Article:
A tax lien is brought against your assets by the Internal Revenue Service or a state or local taxing authority if you've failed to pay income or property or taxes. A tax lien can attach to any assets you own, including properties and businesses, and can also adversely affect your credit. Unlike a tax levy, a tax lien does not allow the government to seize assets and property. A tax lien does however, allow the government to force the sale of properties or liquidation of assets. When the property or asset is sold, the government can collect a portion or all of it, depending on the amount you owe. If you find yourself in this situation, there is help.
Collection Appeal Rights for Federal Tax Liens
The Internal Revenue Service has an independent entity within it called The Office of Appeals, which you may turn to for assistance. If a tax lien has been brought against you, you may qualify for one of the two appeal procedures: Collection Due Process or Collection Appeals Program. Which process you use is determined by the nature of your case, although the Collection Appeals Program will apply to a broader range of circumstances and is a faster process. Both appeal procedures involve a hearing in which you may represent yourself or be presented by a third party, such as an attorney.
Federal Taxpayer Advocate Service
The Taxpayer Advocate Service is a government organization and can provide assistance with your tax lien. If your tax lien is causing you to experience financial hardship, if you don't understand the terms of the lien or if you're unable to get a response from the IRS, contact the Taxpayer Advocate Service through a local office or through its toll-free telephone number: 1-877-777-4778. Ask the person on the telephone to fill out Form 911 for you, which is a Request for Taxpayer Advocate Service Assistance.
State Tax Liens
A state's department of revenue can bring a tax lien against you if you owe state income taxes or business taxes. State tax lien laws vary, so consult your state's local tax authority about your options. Like the IRS, a state department of revenue can work with you to create management installment plans. States also have their own internal taxpayer advocate services, which you should contact for assistance.
Local Tax Liens
A local tax authority, such as a county's assessor and tax collector, can put a lien on your residence or business for not paying property taxes. If you feel that the tax is too high because the value of your home or business property has dropped, ask the county to reassess the property's current value. You may be able to adjust your tax bill. Some counties even allow you to appeal the assessed value of your property online through their websites.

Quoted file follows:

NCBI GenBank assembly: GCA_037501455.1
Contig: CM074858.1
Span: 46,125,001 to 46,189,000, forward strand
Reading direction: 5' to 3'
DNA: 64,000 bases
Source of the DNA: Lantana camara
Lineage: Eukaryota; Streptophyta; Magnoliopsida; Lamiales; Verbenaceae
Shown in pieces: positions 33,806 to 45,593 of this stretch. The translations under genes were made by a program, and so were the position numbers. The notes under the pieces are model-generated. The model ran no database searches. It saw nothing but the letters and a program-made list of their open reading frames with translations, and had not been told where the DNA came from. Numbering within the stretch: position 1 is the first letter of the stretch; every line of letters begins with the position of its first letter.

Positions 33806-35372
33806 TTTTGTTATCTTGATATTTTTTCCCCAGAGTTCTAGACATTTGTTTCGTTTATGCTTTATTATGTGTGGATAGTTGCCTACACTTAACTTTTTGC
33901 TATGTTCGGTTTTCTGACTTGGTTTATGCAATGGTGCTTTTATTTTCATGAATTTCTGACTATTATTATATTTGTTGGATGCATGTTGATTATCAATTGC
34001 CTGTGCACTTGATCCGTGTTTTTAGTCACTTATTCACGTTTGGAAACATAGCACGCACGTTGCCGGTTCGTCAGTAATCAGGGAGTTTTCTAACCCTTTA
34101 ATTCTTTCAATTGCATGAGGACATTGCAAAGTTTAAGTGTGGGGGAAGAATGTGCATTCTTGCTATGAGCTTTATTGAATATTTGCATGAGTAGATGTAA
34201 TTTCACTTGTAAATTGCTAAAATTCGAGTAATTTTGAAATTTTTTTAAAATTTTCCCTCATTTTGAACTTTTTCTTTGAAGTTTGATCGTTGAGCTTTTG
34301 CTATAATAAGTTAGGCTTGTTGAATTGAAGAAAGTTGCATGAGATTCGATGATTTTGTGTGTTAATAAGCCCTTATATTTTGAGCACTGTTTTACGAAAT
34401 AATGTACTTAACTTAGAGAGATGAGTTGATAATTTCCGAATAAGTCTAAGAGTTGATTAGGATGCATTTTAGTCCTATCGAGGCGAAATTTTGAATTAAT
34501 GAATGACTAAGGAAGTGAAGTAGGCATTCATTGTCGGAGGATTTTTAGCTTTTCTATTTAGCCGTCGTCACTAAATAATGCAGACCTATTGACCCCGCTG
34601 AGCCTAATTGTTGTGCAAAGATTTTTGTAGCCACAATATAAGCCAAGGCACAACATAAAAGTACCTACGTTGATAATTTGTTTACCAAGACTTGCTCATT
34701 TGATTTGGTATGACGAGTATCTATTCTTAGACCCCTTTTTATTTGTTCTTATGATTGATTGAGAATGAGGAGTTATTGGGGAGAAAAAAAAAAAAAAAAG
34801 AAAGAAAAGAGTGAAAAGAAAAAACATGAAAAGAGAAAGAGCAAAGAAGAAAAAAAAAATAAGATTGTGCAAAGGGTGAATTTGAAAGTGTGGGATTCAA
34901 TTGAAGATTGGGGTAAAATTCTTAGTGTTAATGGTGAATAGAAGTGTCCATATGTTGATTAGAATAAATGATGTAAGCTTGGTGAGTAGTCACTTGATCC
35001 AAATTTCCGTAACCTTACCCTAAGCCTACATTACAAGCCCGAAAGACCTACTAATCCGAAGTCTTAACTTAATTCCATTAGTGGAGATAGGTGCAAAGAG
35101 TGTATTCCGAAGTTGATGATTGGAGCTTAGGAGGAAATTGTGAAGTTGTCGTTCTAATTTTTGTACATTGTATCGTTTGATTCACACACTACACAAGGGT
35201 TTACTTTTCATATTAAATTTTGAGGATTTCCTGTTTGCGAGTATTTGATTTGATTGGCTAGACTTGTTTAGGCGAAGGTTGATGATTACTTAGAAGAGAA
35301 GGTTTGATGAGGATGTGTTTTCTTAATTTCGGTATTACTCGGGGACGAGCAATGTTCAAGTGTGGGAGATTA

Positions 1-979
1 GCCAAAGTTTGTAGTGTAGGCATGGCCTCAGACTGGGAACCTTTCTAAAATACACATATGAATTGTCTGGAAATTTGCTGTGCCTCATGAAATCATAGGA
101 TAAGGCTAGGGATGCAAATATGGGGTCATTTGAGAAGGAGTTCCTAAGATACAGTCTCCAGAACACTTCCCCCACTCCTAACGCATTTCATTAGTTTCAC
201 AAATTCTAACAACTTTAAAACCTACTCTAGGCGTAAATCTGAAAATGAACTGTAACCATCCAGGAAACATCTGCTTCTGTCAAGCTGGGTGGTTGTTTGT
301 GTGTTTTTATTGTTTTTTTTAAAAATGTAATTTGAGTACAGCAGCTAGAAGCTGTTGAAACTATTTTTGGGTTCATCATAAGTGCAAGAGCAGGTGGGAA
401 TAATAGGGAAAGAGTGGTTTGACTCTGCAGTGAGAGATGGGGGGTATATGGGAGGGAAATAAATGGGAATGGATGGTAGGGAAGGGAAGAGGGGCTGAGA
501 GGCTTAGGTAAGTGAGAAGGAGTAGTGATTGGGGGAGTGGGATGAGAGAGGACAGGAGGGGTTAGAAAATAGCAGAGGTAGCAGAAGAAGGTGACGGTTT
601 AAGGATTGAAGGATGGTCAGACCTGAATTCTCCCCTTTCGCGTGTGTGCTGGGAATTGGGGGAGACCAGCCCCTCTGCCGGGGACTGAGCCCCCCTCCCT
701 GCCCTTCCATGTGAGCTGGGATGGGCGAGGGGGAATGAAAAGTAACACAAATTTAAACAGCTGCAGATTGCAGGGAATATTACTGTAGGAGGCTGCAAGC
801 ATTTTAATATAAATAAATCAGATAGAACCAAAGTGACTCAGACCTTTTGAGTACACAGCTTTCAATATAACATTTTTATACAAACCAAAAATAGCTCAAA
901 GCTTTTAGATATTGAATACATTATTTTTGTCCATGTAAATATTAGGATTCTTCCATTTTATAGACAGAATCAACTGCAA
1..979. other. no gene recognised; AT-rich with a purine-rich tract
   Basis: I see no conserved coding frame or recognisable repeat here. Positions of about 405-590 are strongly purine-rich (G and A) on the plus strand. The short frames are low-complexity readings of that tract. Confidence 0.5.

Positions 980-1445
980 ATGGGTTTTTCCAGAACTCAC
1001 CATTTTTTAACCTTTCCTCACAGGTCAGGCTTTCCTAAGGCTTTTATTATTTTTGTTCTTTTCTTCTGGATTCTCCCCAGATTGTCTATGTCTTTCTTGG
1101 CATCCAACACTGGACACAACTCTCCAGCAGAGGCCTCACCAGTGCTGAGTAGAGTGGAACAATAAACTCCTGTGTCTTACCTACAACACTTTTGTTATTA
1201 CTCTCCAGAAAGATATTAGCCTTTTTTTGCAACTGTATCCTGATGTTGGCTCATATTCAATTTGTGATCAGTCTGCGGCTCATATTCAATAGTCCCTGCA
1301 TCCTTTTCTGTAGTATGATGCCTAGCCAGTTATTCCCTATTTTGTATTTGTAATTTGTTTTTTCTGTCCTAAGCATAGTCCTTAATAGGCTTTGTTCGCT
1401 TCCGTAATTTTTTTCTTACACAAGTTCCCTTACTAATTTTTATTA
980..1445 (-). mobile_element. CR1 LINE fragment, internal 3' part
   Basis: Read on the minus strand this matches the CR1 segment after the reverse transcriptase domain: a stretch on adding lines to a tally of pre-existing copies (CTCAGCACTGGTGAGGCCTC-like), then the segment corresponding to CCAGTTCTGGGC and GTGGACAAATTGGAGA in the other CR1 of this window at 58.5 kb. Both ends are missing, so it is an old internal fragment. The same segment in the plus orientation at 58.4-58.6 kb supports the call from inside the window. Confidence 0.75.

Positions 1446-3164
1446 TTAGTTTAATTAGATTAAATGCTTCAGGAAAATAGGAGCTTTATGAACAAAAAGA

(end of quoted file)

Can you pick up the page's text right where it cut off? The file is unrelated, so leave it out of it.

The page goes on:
Cooperation with the Government
Demonstrating a willingness to cooperate with any tax board is always a good idea. The IRS, state or local tax board does not want you to lose your property or assets. It just wants to collect the money you owe. If you work with them to find alternative payment methods, they may be willing to remove the lien from your property or assets. For example, if you enroll in the IRS Direct Debit Installment Agreement, a lien may be removed.
If you owe the a significant amount of taxes or own a business to which the federal, state or local authorities attached a lien, you may want to consult a tax attorney. A tax attorney can challenge tax authorities in court and help you navigate confusing tax laws. A tax attorney can also act as your advocate and negotiate a payment plan that can help you keep your assets and properties.
- Creatas/Creatas/Getty Images
- Will Filing Bankruptcy Take Care of a Lien?
- How to Get Relief from Tax Problems
- Can Anyone Levy Your IRS Refund?
- How to Discharge a Federal Tax Lien
- Can Owing Back Taxes Affect a Refinance?
- Can a Person Refinance a House if a Lien Is on the Property?
- What Is Going to Happen if I Owe Back Property Taxes?
- How Long Can an Applied Refund Be Left With the IRS?